Makina 67 2:0 Mamiya 7
Repairability and cost
It’s often said about the Makina that it’s a fragile camera. I mentioned this in my review. Personally though, despite me not being worried about a battery dying on me when I’m out shooting, I am increasingly worried about terminal camera failure.
My prized Konica Hexar RF is the only camera I’ve bought for a long time that I intend to keep that is also liable to irreparably fail one day. It cost my £500 which makes me really quite nervous. Without a lens, a Mamiya 7 goes for around twice that cash. With a lens – which incidentally are also electronically controlled, and only really usable on another Mamiya – you’ll pay a lot more. My Hexar feels like a risk, a Mamiya 7 would feel a lot more risky to me. Certainly more risky than a Makina 67.
Makina 67 3:0 Mamiya 7
A lens cap booboo
My final significant quibble with the Mamiya 7 is down to the fact that it allowed me to shoot half a roll of film with the lens cap on. Because I was shooting it in AEL and because it’s meter isn’t through-the-lens, the first frames I took whilst shooting it in Herefordshire were blank. I realised what I’d done quite quickly, and just went and shot them again, but it still stung.
Is this really the fault of the camera, or is it my stupidity? I’ll let you decide, but this is my game and I’m doing the scoring so:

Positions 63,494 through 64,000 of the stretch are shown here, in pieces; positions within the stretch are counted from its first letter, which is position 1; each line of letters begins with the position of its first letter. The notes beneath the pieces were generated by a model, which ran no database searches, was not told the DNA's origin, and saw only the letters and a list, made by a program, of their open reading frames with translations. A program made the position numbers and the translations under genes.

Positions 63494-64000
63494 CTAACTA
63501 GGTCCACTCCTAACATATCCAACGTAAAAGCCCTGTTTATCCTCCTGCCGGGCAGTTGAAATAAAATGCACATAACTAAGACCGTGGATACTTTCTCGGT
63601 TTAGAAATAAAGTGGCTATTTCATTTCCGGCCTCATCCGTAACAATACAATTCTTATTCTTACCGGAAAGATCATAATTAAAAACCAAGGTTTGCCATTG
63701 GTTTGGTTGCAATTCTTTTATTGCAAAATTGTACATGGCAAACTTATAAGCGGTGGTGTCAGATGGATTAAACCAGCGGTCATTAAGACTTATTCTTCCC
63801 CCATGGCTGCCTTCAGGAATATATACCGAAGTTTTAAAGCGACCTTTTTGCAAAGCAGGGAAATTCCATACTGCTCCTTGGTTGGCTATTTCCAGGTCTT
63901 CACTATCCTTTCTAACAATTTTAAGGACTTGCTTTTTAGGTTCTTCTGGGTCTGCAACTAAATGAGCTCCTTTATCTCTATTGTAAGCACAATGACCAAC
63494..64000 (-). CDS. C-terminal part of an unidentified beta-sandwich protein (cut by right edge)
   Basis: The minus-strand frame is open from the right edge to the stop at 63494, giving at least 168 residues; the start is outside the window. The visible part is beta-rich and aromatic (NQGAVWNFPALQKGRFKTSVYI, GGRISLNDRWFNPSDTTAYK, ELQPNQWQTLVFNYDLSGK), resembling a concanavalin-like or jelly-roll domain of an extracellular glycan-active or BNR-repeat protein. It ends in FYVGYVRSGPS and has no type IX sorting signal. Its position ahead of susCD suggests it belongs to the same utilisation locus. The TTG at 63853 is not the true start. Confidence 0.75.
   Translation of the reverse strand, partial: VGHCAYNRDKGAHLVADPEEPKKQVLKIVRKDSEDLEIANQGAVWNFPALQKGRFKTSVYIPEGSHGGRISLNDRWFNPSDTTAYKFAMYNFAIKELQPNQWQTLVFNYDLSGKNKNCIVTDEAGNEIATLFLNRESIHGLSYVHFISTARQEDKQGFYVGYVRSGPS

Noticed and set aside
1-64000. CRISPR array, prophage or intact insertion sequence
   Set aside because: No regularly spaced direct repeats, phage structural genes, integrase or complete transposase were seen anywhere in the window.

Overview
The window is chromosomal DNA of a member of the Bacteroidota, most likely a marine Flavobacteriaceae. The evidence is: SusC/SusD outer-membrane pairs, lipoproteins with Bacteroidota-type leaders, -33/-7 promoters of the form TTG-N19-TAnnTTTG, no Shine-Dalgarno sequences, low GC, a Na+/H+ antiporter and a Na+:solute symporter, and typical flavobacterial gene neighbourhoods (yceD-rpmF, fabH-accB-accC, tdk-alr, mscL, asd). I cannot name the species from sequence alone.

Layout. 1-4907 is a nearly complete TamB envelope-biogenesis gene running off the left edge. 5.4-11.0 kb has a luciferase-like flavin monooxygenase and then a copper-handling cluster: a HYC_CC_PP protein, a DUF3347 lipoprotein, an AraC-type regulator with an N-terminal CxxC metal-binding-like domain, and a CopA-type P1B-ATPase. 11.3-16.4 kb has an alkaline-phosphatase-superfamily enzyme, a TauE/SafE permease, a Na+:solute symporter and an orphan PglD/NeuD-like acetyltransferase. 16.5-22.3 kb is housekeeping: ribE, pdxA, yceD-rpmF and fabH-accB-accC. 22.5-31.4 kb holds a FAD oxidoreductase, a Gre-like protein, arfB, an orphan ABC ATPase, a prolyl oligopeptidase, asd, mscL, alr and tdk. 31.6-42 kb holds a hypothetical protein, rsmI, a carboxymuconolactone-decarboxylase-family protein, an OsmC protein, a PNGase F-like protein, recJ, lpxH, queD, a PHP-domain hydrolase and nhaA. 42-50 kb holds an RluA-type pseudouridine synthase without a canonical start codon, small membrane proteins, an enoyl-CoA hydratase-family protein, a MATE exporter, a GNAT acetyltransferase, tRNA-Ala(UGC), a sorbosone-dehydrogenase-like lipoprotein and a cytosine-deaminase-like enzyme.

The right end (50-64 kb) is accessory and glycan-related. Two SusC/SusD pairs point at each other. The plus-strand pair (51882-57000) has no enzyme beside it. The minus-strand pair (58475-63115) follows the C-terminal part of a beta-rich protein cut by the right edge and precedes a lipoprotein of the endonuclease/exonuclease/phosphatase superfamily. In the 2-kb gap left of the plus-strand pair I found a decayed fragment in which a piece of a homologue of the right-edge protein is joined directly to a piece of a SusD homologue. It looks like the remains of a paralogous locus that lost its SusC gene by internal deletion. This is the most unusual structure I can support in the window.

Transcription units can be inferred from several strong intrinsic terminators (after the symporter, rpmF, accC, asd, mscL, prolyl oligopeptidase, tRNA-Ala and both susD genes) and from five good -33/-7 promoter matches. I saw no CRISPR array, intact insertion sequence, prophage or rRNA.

Final Score: Makina 67 4:0 Mamiya 7
A few more photos
I’m sure my “click bait” title will have triggered a few Mamiya 7 fans. I’m also sure my unfair scoring and entirely subjective opinions will have a few of them shouting at me through their screens too. I know I have flippantly disregarded most of the advantages the Mamiya 7 brings to the table – not least the whole series of other highly regarded lenses that it can be shot with. The point is though, this really isn’t about these cameras. This is about me, my photography and how/what I like shooting.
If you’re more of a portrait photographer, or even like your landscapes (or whatever) taken with a wider or longer lens, yes, maybe the Mamiya 7 would be a better choice. If you’re more like me though; you like simple cameras, are more happy with a single focal length, want some of the advantages medium format brings without the inconvenience of all the extra weight and size, and you worry about electronic failure in cameras more than mechanical failure, then out of these two, it’s gotta be the Makina 67.
Thank you very much for the extended loan Anais, very much appreciated!